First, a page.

A big question turned into a strength of the 2009 Cardinals as Ryan Franklin seized the closer’s job and solidified the bullpen.
The 2008 St. Louis Cardinals missed the post-season for the second consecutive year, something that hadn’t occurred since 1999. A major reason why was a bullpen that could not find a reliable ninth-inning man and amassed an amazing total of 31 blown saves, 12 games lost in extra innings and 13 walk-off losses, all MLB-worsts.
What a difference a year makes. The 2009 relief corps represented one of the strengths of the team, albeit often overlooked in the shadows of National League Most Valuable Player Albert Pujols and Cy Young Award contenders Chris Carpenter and Adam Wainwright.
It didn’t begin well.
Coming into 2009 spring training, manager Tony La Russa declined to name a closer and training camp competition did not clarify the situation. Jason Motte was given the first opportunity and blew the opening day save. Since-traded Chris Perez didn’t step up, so Franklin just quietly took the reins and strengthened his hold every time out. The situation was finally so obvious that before too long into the season, even the cautious La Russa had to admit that Franklin had indeed become his closer.
Before long, Franklin was most appropriately named to the National League All-Star Team, his first such recognition at the ripe old baseball age of 36. At that point, he was 21 for 22 in save opportunities and had an ERA of 0.79.
Franklin was named the MLB Delivery Man of the Month in August after converting 11 of 12 chances while not allowing an earned run. On September 1, the Cardinals announced Franklin signed a contract extension for $6.5 million plus incentives covering 2010 and 2011. Feast quickly turned to famine, however. In his ten outings after September 1, Franklin walked ten, yielded 15 hits and allowed seven runs for a 6.75 ERA. He went 2-2 and was just 3-for-6 in save opportunities.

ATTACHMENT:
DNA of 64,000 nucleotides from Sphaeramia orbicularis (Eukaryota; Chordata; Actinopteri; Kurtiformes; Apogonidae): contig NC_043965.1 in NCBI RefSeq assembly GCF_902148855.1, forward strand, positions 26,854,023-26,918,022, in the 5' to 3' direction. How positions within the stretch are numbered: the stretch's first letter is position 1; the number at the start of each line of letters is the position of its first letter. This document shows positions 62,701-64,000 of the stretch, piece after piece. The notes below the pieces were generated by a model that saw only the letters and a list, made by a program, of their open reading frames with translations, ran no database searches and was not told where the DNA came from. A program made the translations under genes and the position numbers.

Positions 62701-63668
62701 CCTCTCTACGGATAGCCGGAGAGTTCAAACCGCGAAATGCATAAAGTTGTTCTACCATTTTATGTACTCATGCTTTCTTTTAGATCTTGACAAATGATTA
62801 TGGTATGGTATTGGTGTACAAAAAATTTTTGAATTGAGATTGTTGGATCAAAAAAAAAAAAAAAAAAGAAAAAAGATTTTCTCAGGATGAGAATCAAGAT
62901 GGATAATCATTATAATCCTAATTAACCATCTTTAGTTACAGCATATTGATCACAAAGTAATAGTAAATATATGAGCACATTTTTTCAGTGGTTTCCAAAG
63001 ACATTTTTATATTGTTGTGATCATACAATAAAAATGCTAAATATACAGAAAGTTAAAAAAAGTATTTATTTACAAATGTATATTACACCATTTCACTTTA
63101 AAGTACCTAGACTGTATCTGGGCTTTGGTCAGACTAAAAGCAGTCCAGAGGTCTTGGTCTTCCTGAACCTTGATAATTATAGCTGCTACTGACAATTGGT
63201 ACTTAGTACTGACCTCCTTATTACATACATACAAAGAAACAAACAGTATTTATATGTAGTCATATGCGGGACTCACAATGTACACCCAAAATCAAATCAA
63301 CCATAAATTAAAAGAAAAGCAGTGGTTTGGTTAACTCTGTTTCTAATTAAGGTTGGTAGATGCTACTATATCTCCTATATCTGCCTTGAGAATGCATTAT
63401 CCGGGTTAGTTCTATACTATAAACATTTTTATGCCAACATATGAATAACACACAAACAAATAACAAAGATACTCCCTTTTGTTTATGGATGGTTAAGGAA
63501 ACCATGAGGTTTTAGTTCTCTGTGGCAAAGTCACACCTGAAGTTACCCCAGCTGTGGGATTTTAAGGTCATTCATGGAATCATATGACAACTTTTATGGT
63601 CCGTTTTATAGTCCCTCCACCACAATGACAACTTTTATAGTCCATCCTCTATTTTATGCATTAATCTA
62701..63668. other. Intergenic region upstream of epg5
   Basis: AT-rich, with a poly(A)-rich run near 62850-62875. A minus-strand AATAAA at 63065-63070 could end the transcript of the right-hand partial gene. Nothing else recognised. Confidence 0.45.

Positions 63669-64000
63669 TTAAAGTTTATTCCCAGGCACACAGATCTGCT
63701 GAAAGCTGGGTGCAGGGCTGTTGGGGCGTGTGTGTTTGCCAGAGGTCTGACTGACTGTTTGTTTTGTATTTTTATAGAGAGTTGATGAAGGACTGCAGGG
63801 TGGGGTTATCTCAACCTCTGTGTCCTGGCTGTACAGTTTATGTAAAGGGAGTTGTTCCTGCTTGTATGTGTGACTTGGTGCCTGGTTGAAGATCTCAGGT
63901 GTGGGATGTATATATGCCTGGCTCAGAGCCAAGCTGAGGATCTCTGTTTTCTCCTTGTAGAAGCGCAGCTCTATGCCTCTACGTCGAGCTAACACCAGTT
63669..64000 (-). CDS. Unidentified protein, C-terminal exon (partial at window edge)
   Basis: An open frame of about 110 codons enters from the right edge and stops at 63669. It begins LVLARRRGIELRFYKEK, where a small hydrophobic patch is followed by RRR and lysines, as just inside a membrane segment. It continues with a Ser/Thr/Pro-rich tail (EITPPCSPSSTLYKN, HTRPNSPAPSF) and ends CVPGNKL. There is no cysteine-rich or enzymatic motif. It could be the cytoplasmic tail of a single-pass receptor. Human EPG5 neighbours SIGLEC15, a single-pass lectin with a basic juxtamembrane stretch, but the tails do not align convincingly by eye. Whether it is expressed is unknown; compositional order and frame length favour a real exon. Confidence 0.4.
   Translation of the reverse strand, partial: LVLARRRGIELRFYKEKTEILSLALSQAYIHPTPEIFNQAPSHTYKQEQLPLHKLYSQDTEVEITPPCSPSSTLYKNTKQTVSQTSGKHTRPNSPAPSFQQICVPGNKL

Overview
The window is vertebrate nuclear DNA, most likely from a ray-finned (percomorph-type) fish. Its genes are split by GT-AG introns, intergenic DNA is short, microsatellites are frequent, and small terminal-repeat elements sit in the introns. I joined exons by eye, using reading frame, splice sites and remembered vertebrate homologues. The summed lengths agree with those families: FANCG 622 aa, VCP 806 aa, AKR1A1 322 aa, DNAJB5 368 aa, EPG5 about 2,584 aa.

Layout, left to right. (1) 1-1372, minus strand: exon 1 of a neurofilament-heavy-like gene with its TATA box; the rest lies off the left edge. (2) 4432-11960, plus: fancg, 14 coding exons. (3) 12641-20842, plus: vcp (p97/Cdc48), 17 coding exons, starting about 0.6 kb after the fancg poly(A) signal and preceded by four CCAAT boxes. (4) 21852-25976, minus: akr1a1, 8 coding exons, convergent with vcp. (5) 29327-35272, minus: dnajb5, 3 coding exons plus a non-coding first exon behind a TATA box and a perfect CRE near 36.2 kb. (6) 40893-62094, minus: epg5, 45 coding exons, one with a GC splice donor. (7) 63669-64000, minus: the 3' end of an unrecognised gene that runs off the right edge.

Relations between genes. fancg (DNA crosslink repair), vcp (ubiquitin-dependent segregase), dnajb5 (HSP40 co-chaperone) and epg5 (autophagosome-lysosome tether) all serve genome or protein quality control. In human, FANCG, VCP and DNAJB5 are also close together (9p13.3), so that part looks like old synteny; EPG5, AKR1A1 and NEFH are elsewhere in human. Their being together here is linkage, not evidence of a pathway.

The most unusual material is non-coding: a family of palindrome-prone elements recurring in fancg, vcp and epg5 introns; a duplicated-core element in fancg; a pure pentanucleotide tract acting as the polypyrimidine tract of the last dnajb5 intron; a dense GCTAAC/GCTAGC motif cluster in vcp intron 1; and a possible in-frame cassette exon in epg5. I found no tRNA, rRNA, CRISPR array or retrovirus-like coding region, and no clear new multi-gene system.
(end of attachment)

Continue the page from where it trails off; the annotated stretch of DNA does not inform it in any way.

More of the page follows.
Despite that month-long late season slump, Franklin and his billy goats gruff facial hair finished with 38 saves, third-best in the league and the best by a Cardinal since 2005. His conversion rate was fifth-best in team history for a closer with 30 or more saves. Franklin placed second in the NL Rolaids Relief Man of the Year competition in his first full season as a closer and second among NL closers with his 1.92 ERA.
Here are some of Franklin’s impressive results in tabular form, with his 2008 numbers offered in contrast. Note how Franklin improved in every category possible in the year-to-year comparisons.
|Franklin 2009||Number||Percent||Franklin 2008||Number||Percent|
|Inherited runners stranded||14/16||87.5%||Inherited runners stranded||13/22||59.1%|
|First batter retired||45/62||72.6%||First batter retired||52/74||70.3%|
Even with a much younger supporting cast in 2009, the stability of the closer undoubtedly solidified the entire pen. Comparing this group to last season’s again demonstrates a marked improvement in every measure.
|Cardinals bullpen 2009||Number||Percent||Cardinals bullpen 2008||Number||Percent|
|Inherited runners stranded||187/245||76.3%||Inherited runners stranded||165/226||73.0%|
|First batter retired||341/480||71.0%||First batter retired||330/498||66.3%|
While that is not all due to Franklin, as the leader of the pen, he deserves considerable credit for the solid 2009 contribution of the Cardinals relief corps.
La Russa and pitching coach Dave Duncan attributed Franklin’s late season woes to fatigue from pitching too frequently. They are interested in acquiring another bullpen veteran who could step in and close during those days when Franklin would be unavailable in 2010.
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